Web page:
Public Health Law Research: Zoning for Walkability
May 8, 2013, 1:59 PM
Municipal mixed-use zoning is a public health strategy to create more walkable neighborhoods by creating integrated, un-siloed access to daily activities—such as going grocery shopping and traveling to school and work. A recent study in a special issue of the Journal of Health, Politics, Policy and Law funded by Public Health Law Research, a program of the Robert Wood Johnson Foundation, evaluated municipal zoning ordinances in 22 California cities to see whether the ordinances improved walkability in those communities. NewPublicHealth spoke with the study’s two authors, Sue Thomas, PhD, senior research scientist at the Pacific Institute for Research and Evaluation-Santa Cruz (PIRE) and Carol Cannon, PhD, formerly with PIRE and current associate research scientist at the CDM Group, Inc, a consulting firm in Bethesda, Md.
>>Read the full study.
NewPublicHealth: What was the scope of your study?
Carol Cannon: We looked at ordinances that create municipal mixed use zoning, and whether these laws seem to have an impact on the potential for walking to destinations.
NPH: In what ways were the study and findings innovative?
Carol Cannon: The critical thing here is that we started with on the legal side of the picture, which is really different than many studies, which start with the actual survey of the neighborhood. To our knowledge, this is one of the first studies that looks at the content of the ordinances.
NPH: What are the key findings?
Carol Cannon: There was a positive relationship between using the American Planning Association's model mixed use zoning and potential walking destinations. So that provides evidence that these laws are, in fact, generally doing what they're supposed to do. The study also shows that the greater range and precision of the ordinance, the greater the impact that resulted from it. That’s significant in terms of policymakers and how they would look at creating new laws.
NPH: What do we mean by a mixed use zoning community?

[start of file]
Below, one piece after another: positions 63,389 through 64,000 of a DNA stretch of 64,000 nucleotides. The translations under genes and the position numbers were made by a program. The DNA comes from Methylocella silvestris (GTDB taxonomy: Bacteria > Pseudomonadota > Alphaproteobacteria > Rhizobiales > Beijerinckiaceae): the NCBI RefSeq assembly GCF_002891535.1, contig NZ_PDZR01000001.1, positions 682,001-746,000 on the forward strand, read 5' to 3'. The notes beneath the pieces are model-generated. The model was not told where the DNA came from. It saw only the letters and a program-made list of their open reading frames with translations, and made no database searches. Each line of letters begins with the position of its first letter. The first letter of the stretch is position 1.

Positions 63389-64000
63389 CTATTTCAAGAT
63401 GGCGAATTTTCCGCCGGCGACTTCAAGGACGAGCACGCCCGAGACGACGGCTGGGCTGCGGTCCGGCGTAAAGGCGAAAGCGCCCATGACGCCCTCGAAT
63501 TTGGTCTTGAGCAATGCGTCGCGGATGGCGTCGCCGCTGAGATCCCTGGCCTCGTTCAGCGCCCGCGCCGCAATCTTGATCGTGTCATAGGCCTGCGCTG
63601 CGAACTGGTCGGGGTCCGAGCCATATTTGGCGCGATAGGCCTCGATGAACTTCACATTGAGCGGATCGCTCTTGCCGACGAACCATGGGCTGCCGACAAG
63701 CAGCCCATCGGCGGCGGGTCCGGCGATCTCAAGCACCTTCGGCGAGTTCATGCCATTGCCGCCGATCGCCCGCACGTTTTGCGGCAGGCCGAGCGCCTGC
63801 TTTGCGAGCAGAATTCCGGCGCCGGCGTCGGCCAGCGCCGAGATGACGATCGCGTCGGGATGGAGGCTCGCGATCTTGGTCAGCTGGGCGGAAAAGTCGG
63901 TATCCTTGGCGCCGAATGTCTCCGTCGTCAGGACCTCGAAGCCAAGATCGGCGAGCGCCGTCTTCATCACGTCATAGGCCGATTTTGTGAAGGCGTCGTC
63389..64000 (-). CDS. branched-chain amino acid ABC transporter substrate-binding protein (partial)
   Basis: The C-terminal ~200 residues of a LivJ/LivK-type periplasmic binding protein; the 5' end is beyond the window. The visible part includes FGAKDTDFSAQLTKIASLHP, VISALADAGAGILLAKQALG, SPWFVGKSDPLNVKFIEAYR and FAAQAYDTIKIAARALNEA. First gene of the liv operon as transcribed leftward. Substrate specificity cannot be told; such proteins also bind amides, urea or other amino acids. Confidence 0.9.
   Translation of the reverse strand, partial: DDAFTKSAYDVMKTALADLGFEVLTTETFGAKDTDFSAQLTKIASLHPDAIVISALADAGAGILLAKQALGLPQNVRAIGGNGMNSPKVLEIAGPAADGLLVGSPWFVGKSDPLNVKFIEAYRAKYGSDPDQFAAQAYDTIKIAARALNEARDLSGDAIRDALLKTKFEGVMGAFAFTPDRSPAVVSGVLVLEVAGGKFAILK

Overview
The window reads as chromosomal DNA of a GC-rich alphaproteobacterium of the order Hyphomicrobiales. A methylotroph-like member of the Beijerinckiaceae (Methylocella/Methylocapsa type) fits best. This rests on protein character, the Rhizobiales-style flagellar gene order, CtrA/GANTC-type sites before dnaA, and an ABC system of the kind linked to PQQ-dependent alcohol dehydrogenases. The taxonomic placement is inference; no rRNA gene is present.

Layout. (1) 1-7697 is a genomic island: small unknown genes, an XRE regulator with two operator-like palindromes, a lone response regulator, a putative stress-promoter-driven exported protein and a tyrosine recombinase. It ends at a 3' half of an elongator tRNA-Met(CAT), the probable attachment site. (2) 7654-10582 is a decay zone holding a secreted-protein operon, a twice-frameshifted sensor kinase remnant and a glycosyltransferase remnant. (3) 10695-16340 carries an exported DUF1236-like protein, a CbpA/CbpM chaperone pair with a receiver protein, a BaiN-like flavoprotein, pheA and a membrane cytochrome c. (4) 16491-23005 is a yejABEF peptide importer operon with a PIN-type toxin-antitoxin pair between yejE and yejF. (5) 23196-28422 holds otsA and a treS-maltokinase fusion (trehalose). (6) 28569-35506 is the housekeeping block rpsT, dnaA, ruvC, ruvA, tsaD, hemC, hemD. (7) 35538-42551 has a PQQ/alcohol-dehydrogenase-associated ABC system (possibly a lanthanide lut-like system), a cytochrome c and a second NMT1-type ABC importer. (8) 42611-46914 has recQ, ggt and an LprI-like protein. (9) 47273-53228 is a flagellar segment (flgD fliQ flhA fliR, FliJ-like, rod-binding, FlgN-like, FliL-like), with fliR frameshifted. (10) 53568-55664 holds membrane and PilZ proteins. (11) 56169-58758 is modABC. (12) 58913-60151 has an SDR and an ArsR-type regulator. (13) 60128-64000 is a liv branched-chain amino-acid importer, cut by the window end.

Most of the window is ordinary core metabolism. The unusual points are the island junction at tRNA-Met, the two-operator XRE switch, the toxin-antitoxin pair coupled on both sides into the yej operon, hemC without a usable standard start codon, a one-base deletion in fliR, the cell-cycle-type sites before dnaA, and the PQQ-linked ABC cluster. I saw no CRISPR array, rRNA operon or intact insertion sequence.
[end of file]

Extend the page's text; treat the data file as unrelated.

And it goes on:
Carol Cannon: What the APA model is trying to do is to create this blend of residential, commercial, public, civic, and industrial zones—basically, a neighborhood in which people can both live and work, their kids can go to school, and they can go shopping [all in a single, walkable neighborhood]. In our study we expanded and specified a range of businesses, for example, under the commercial category, with the idea that the greater that range, the more likely you're going to find jobs that people can actually work at in a particular zone or neighborhood. So you create a setting in which all of those daily life activities are closer together and create the potential that you could walk or bike to and get less use of an automobile.
NPH: In what way does your study become a model or a guidepost for communities that are considering mixed use zoning?
Carol Cannon: An important conclusion is that mixed use zoning alone is very good, but it's not sufficient. What our study contributed was looking at being able to measure how the ordinance was written and how closely it came to the APA model and seeing that that makes a difference as far as outcomes that matter to public health.
Sue Thomas: We also wanted to point out that we used Google Earth as our tool. We were looking for a tool that would be readily accessible. And while there are limitations to Google Earth, you're looking at a snapshot at a particular time, the fact that it is a free resource allowed us to get a snapshot of both the number and the variety of businesses within each zone. And it also facilitated our ability to have research assistants and researchers and teams of people all looking at the same map and doing quality control at the same time that they were identifying different locations. This allowed us to do the research in a more efficient and relatively low cost way.
The reason I highlight it as part of our study is because it makes accessible to a whole range of people the ability to do this kind of work who don’t necessarily already have access to sophisticated and fairly expensive [mapping] software.
Carol Cannon: We also found that municipal ordinances are generally pretty available online, which made them accessible to us and then we could review them and do the coding and the analysis. They are updated pretty frequently on city websites.
This commentary originally appeared on the RWJF New Public Health blog.